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PM lays out national plan for the elderly

Prime Minister Hun Sen and Social Affairs Minister Vong Soth attend the launch of the national policy on ageing at the Peace Palace yesterday. About 1.2 million Cambodians are aged 60 and up. Facebook
Prime Minister Hun Sen and Social Affairs Minister Vong Soth attend the launch of the national policy on ageing at the Peace Palace yesterday. About 1.2 million Cambodians are aged 60 and up. Facebook

PM lays out national plan for the elderly

A new shelter for the indigent elderly – plus hundreds of new community-based associations for older people – is in the works under a national plan on ageing launched by Prime Minister Hun Sen at the Peace Palace yesterday.

In his speech, the premier emphasised that the policy is “a roadmap for a long-term goal”.

“It doesn’t mean we just care for elderly people now – the reality is elderly people have been taken care of since January 7, 1979,” Hun Sen said, referring to the day Vietnamese troops entered Cambodia to topple the Khmer Rouge.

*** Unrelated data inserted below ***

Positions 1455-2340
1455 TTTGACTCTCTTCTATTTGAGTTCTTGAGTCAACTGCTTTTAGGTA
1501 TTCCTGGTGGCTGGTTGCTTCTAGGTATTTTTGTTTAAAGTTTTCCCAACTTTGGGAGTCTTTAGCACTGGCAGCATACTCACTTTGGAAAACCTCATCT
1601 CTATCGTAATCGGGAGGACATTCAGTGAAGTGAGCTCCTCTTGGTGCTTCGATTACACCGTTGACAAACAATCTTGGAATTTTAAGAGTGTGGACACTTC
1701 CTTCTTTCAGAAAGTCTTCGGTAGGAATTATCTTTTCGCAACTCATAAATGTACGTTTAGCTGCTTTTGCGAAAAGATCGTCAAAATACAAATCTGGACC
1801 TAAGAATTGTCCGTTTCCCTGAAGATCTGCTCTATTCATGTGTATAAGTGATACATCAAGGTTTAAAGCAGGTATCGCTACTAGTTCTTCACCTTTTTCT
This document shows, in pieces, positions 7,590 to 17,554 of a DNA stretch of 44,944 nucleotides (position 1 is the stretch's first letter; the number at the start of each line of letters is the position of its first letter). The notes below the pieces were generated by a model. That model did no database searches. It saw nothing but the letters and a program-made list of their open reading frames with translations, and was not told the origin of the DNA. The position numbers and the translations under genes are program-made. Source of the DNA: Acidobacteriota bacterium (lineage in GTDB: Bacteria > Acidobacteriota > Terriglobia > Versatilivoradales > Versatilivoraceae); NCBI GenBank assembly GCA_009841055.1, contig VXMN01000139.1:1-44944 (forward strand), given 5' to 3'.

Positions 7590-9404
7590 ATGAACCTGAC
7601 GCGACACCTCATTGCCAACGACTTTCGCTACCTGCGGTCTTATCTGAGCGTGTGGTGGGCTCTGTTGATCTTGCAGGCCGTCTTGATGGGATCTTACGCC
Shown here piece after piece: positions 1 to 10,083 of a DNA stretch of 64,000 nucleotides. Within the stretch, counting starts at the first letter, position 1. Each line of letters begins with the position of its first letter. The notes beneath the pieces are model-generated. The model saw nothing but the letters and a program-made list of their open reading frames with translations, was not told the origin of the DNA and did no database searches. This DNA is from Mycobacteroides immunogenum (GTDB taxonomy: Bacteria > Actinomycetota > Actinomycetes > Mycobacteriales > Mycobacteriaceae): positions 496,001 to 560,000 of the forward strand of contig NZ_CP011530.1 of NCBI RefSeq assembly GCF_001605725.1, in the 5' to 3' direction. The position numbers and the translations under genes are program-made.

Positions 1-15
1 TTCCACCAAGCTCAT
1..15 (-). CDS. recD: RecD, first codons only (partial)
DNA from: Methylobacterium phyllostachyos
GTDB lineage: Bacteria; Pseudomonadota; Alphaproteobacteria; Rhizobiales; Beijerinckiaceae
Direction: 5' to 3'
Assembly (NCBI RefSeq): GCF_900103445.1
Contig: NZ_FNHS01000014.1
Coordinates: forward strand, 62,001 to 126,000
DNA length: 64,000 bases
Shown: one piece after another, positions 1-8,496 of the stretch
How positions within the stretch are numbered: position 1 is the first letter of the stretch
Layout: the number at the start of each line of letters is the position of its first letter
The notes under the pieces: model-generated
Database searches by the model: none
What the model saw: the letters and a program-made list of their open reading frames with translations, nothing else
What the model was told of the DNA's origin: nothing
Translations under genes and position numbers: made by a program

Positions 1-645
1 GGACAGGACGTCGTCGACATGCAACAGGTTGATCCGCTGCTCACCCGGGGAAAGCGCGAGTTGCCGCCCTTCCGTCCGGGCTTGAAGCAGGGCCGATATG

The plan, titled National Aging Policy 2017-2030, was approved by cabinet ministers in August.

About 1.2 million Cambodians – or about 7 percent of the population – are aged 60 and older. As Cambodia’s life expectancy increases, the elderly population is expected to reach 5 million people by 2050.

Under the plan, the government hopes to expand retirement and pension schemes for workers, place medical professionals trained in geriatrics in every health centre and improve regulations against elder abuse.

The government will also consider free health care for senior citizens, according to the policy.

Tum Vira, executive director of HelpAge Cambodia, said older people have “many, many needs” but that two of the most important are income support and free health care.

As part of the plan, the ministry has also established more than 1,600 Older People’s Associations across the country – one for each commune.

However, Vira said, “the question is still how strong these Older People’s Association are”.

“If it’s a scam or you just fill in a form and there’s no services, then next time people hear about Older People’s Associations they will say, ‘Don’t go’.”

Toch Channy, a spokesman at the Ministry of Social Affairs, said the government is also constructing a centre for older people who are poor and homeless in Phnom Penh’s Sen Sok district. The centre is “70 to 80 percent complete” and will house up to 300 seniors when finished, Channy said.

“In the centre we will provide them food, health treatment, exercise, and they can join clubs with other elderly people,” Channy said.

“They will be able to act like kids.”

Additional reporting by Daphne Chen

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